By Governor Peter Shumlin
As we head into the second half of this year’s legislative session, it’s a good time to evaluate the progress that has been made in the two months since the session began. In January, I laid out a number of priorities to keep Vermont moving forward that included cleaning up Lake Champlain and other waterways, investing in clean energy to create jobs and save people money, addressing the Medicaid cost shift to save on rising health care premiums for individuals and businesses, working to reduce school spending to relieve the property tax burden on hard-working Vermonters, passing economic development initiatives to help Vermont businesses continue to grow jobs, and developing a balanced budget that sets the state on a sound fiscal footing going forward.
While we still have lots of work ahead, I am encouraged by the progress we have made on these priorities thus far.
Already, two House committees have approved a comprehensive proposal to help clean up Lake Champlain and its tributaries. Combined, the House and Senate have taken hours of testimony on this subject, and the Legislature has already made unprecedented, tri-partisan progress to provide the appropriate tools and resources to improve the state’s water quality. We know our economic vitality and quality of life are inextricably linked to the health of our natural environment, and I am very encouraged that all parties are collaborating.
When it comes to clean energy, the House last week gave overwhelming initial approval to legislation that will grow jobs, reduce energy costs for Vermonters, and make tremendous progress in our efforts to fight climate change. We’ve made incredible progress growing a clean energy economy in Vermont, which currently supports over 15,000 jobs. The legislation the House is set to pass will strengthen Vermont’s energy innovation leadership, create over 1,000 jobs, save Vermonters a net of $275 million on our energy costs, while reducing our greenhouse gas emissions at the same time.
I am pleased that the legislation being considered by the House Health Care Committee contains priorities that align very closely with the ones I laid out in January. There is broad consensus that we need to strengthen primary care to improve health care quality and access for Vermonters, and that we must address the Medicaid cost shift to begin to fix a broken system that drives up private insurance premium rates on Vermont businesses and individuals. These are not easy tasks, but we must do them if we are to have a more affordable, accessible health care system going forward.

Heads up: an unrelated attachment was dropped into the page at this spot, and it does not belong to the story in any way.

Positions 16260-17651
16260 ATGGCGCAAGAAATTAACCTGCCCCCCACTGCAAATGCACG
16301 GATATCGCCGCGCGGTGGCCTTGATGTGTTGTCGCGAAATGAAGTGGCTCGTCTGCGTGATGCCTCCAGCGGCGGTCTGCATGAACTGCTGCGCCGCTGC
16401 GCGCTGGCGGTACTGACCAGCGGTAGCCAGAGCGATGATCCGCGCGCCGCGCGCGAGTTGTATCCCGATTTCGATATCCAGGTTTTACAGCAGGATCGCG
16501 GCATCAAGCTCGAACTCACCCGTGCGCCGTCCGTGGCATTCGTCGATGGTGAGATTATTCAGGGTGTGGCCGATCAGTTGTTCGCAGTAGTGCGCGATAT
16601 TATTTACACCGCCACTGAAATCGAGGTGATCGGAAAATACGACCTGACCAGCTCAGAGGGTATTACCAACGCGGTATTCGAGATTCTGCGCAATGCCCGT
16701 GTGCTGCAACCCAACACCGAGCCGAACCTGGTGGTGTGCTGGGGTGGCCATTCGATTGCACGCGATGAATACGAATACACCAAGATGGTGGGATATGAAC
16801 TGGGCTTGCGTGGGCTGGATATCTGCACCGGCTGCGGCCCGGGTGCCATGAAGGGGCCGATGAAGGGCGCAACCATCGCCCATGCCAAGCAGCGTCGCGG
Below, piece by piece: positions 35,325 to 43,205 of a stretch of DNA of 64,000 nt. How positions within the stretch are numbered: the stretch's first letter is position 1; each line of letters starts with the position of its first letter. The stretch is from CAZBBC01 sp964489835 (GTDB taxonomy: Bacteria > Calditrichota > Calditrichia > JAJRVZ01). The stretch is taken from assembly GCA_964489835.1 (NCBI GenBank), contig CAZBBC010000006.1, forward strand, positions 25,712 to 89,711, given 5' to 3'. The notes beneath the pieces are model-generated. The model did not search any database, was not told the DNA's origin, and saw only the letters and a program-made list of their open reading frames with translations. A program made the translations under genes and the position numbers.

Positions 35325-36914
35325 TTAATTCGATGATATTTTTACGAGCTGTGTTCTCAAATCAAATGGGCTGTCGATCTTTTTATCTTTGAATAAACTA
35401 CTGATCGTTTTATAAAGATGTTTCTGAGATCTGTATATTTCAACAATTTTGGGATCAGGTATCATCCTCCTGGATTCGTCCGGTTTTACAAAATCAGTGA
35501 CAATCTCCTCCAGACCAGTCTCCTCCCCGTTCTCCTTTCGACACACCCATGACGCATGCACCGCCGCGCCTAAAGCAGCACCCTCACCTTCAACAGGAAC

The House Education Committee has passed a bill that includes many of the ideas that I put forward in January. Lawmakers of all parties have made good on the promise to address rising property taxes by listening to all ideas, creating an atmosphere of collaboration that will be key to making progress on this issue. Together, I am hopeful that we will pass legislation to help districts control education spending, strengthen academic offerings, and ensure their schools are able to provide the best education for our children at a price taxpayers can afford.
When it comes to economic development, we are working together to build upon the innovative Vermont Economic Growth Incentive (VEGI) program by broadening participation and making it easier for businesses to expand and create jobs. Just last year VEGI awarded $4.7 million that will help create 708 new full-time jobs and generate $15.3 million in new payroll and $136 million in investment in Vermont. Making it so more entrepreneurs can access this program will grow jobs and economic opportunity for all.
Lastly, as we face one of the most difficult budgets in recent memory, we are working closely with the Legislature to craft a balanced approach to align Vermont’s spending with revenue growth so we are not back here year after year facing the same problem. This will not be easy and it will require us all to make difficult decisions, but I am committed to balancing the budget thoughtfully and in a way that does not simply raise more money to fix this year’s gap without real, long-term cuts to put us on a more stable fiscal footing.
On these and other issues, we’re making strong progress on priorities that will grow jobs and make Vermont a more affordable place to live. While it has been an encouraging start to the Legislative session, the real work and difficult choices start now. I look forward to continuing to work with the Legislature to make the tough choices required to continue moving Vermont forward.